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Chapter 21 - Two Cultures

Mornings are gorgeous here. There is a fresh morning scent that has a trace of that tropical feeling Ė like waking up to a Florida morning. 

Weíre heading to Abuja, the next stop on my itinerary of churches, and we are passing by Zuma Rock.  This monolith sticks up straight out of the ground like a great big black thumb, as if it was a sentry overlooking the town of Suleja.  I have been told several times that you cannot fly over Zuma Rock because the demonic activity on top of it causes airplanes and helicopters to crash, or at least thatís how the story goes.  This is Africa, and Iím not so sure that it isnít true. At any rate, there are dozens of spooky stories surrounding this huge rock, so I am dying to look it up on the Internet when I get back.

There is a melding of two cultures wrestling in this society.  Like a man trying to squeeze into clothes that do not fit him, Africa is desperately trying to change itself into a Western society, but it doesnít quite fit.  As much as they want to emulate everything American, the basic nature of this people is still very much African.  This is a barefoot society -- they prefer bare feet over shoes -- and in much the same way, while they do well in all things African, their efforts to become just like America translate with an African accent. 

I am currently in Abuja, the capital of Nigeria, and am preaching at a church that meets under a carport in the back yard of one of the members.    There is no church building, so when I came back for services, I only expected to see a small handful of people, but there were about 50, which was only half of their congregation.  Nothing stops these people from worshipping the Lord, not even the lack of a building.

They piled into services, not because an American was to preach tonight, but because there was someone who was going to deliver a strong message of repentance and revival instead of the wishy-washy stuff they hear on American TV.  They are tired of false prophets with empty promises designed to do nothing more than excite the crowd, and phony evangelists who are only interested in pleasing their audience.  They have heard that there will be a strong message of reproof to bring about revival, and thatís why they have come.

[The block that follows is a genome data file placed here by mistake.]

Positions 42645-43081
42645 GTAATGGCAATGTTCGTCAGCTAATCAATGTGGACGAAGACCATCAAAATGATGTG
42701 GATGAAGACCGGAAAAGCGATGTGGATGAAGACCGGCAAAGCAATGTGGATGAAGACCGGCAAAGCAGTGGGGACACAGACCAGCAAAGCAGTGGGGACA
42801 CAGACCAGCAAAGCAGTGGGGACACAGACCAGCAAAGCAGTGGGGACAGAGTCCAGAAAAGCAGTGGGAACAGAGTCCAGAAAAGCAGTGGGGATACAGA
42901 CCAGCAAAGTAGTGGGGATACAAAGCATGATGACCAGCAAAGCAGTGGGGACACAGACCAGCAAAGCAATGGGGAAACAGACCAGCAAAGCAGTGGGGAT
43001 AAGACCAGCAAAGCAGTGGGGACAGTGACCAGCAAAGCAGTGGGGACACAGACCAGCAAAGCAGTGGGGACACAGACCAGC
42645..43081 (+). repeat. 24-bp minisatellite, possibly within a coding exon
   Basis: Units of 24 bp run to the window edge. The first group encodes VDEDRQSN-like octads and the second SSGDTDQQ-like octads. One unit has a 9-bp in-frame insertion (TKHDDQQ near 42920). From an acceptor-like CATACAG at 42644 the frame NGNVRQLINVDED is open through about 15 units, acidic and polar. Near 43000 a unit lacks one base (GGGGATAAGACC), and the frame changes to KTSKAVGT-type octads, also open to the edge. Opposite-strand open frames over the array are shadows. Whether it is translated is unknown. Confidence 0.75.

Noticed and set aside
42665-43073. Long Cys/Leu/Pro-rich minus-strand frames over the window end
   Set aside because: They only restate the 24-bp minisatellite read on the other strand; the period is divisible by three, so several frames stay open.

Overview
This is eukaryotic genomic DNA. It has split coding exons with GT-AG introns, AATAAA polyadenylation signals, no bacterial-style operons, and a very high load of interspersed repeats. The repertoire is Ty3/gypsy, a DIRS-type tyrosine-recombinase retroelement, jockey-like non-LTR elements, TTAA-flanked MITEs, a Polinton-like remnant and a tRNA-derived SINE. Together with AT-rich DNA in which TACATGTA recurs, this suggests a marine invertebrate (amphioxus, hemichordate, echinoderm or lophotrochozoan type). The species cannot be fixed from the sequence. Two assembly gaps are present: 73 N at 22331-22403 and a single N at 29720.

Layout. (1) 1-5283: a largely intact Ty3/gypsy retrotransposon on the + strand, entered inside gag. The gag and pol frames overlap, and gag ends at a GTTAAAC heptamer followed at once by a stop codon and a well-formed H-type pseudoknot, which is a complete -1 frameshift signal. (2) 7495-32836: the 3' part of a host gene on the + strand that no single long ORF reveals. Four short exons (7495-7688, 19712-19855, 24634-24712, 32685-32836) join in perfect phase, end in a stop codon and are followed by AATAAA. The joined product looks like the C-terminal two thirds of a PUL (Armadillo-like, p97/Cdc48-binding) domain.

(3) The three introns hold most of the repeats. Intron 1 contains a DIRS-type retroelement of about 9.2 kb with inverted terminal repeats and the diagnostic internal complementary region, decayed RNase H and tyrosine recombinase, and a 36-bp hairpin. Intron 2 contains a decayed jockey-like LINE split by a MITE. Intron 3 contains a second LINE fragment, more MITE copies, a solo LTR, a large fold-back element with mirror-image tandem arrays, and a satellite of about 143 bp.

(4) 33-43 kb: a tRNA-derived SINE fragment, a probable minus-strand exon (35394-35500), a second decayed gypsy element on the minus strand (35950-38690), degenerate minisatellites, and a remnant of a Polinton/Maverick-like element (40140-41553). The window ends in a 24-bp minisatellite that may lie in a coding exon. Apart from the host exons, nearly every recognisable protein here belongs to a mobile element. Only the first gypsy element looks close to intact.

I can hardly believe it, but this is the way it is here in Nigeria.  They are ready for a true revival and they know it does not come without a high price.  They are willing to pay that price so they can have a real move of God. 

Not all the churches here are like that.  The big fancy ones attract crowds with promises of prosperity and blessings that they advertise on circus posters that are plastered all over town, but the real church of God are the pilgrims who want to seek the face of God, not the success and wealth of that the world offers.  I guess itís the same everywhere.

I can feel the zip slowly draining out of me.  Even the last few letters donít seem to have the energy and excitement that the early letters had.  My prayer hours are getting limp and my reading times donít have the vitality that they had 40 days ago.  I just hope that the messages I deliver every night arenít losing their edge as well. 

I am nearing the end of this mission and I feel like I have hardly made a dent in the whole of Nigeria, but I know that a handful of seeds can become a field of harvest in the hands of the Master.  I am not here to start a revival; I am just here to strike a series of matches that will light up others to start a revival.  I donít believe the results will depend on my performance.  Just deliver the message, and let God take it from there.

When we yield to God and let Him do the work, it takes all the sweat out of it.